Reflections On Richard McGuire’s “Here”


“I had this motto that I was going to make the big things small and the small things big.”
– Richard McGuire (quoted in The New Yorker, November 17, 2014).

Richard McGuire’s Here is a graphic novel that presents a poetic mediation on place and time. The book focuses on a single room in a house from the perspectives of different past, present, and future time periods. The room is a living room, and we see it as it looks and is inhabited circa 1959, 1983, 2015, 1774, and also on other dates, hundreds or thousands of years further back or forward. As the time periods change, we see fashions, decor, and social conventions shift. But we also see how similar humans are over time. The specifics of the place may change, but an underlying energy of the people in it persists.


One of McGuire’s visual narrative techniques–besides inserting the date on the corner of every page–is to divide the page into smaller windows of alternate time frames. In this way, we see the room as it looks in 1971, but at the same time see a corner of it as it is in say, 1791. This allows McGuire to show how different times and places interpenetrate one another, acting as mutual portals for sharing meaning and resonance across the ages.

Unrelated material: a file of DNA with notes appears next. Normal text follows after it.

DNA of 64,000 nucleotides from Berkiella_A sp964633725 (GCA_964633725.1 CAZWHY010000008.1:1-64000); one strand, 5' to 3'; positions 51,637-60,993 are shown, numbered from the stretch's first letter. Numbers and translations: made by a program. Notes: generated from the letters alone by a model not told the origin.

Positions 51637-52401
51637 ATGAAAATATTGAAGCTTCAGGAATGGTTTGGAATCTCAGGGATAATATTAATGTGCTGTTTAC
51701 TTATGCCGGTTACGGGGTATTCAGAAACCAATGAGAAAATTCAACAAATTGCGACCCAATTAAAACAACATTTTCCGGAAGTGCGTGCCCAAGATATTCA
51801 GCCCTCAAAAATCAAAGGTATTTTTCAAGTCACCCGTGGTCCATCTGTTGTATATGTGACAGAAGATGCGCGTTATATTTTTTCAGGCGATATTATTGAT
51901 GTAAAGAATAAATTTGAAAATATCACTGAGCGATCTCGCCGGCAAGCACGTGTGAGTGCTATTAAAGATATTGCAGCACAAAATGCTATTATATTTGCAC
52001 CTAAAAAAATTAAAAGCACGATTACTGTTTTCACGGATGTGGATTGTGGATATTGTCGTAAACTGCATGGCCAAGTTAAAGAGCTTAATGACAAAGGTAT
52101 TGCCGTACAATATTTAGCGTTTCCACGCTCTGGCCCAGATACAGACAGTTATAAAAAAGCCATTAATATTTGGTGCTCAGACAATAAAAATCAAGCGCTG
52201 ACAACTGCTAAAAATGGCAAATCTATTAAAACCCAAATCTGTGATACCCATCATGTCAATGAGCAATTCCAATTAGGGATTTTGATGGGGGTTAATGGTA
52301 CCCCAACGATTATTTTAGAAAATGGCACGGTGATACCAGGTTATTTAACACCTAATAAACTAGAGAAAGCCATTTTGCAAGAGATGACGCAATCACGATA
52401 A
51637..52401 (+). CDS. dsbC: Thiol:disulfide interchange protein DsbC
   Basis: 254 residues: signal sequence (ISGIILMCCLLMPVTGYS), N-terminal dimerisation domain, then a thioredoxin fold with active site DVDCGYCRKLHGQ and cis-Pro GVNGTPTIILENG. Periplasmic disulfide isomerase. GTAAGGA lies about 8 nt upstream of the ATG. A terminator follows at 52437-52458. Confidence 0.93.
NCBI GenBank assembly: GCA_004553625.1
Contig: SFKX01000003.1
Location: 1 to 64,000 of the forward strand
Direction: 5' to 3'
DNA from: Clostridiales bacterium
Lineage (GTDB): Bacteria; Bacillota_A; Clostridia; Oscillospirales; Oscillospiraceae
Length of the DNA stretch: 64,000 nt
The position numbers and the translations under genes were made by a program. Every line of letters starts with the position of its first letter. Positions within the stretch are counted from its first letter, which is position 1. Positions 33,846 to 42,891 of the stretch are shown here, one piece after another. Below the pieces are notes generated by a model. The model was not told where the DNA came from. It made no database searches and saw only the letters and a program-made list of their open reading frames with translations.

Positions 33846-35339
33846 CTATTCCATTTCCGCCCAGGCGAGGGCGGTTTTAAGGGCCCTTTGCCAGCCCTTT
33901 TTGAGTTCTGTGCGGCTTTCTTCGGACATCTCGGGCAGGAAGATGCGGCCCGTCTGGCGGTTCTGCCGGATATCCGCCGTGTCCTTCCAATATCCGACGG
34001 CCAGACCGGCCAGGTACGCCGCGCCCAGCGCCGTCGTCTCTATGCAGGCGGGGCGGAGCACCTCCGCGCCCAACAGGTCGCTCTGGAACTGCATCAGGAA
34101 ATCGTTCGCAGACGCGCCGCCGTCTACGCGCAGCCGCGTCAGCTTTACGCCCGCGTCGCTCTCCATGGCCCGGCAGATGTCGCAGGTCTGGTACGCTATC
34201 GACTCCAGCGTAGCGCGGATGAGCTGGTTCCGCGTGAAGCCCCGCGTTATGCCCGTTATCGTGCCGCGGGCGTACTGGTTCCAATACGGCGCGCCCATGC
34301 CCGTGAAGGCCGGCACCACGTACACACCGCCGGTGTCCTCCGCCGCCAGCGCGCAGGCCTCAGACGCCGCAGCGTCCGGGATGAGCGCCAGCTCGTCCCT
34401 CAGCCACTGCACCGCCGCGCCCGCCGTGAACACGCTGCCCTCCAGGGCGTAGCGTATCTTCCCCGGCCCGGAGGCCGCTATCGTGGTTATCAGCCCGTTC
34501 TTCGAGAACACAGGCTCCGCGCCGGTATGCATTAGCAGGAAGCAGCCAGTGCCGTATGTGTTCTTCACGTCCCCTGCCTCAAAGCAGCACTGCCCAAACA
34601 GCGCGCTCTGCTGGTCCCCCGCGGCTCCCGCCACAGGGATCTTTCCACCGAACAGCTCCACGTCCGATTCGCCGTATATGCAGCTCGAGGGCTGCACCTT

Here gets you thinking about how things happen and are uttered repeatedly but in different forms over time. Here’s another example from the book that juxtaposes the deep past with the more recent century:


Naturally then, the book’s structure had me thinking about its musical resonances. One of McGuire’s techniques for shaping the book’s text (sporadic and brief as it is) is to show how bits of dialogue (“So what did you say?” “Did you hear that?”) echo and call and respond with one another through different eras. These utterances suggest how specific sounds can remain the same over time, yet have different local meanings.

This is common in music: a riff or a phrase or a composed gesture or a rhythm can travel through time and space, moving from the past to the present, from somewhere there (West Africa, say) to somewhere here (the United States, say)—like a meme. Or sometimes people say very similar musical things in vastly different contexts. And then there is the idea of musical quotation, and the fact of digital sampling. In fact, the musical world as we can experience it today thanks to so many musics streaming at our fingertips is deeply interpenetrated. Like those little windows in McGuire’s Here, we hear musical pasts in our present, and also endless lateral connections–from the East, West, and all points in between. So I guess what I’m saying is that this thought-provoking graphic novel had me thinking about a musical history (in the form of a graphic novel?) that would trace just a few small golden nuggets of sound along their travels to show how deeply music–itself an evanescent kind of space and place–connects us all.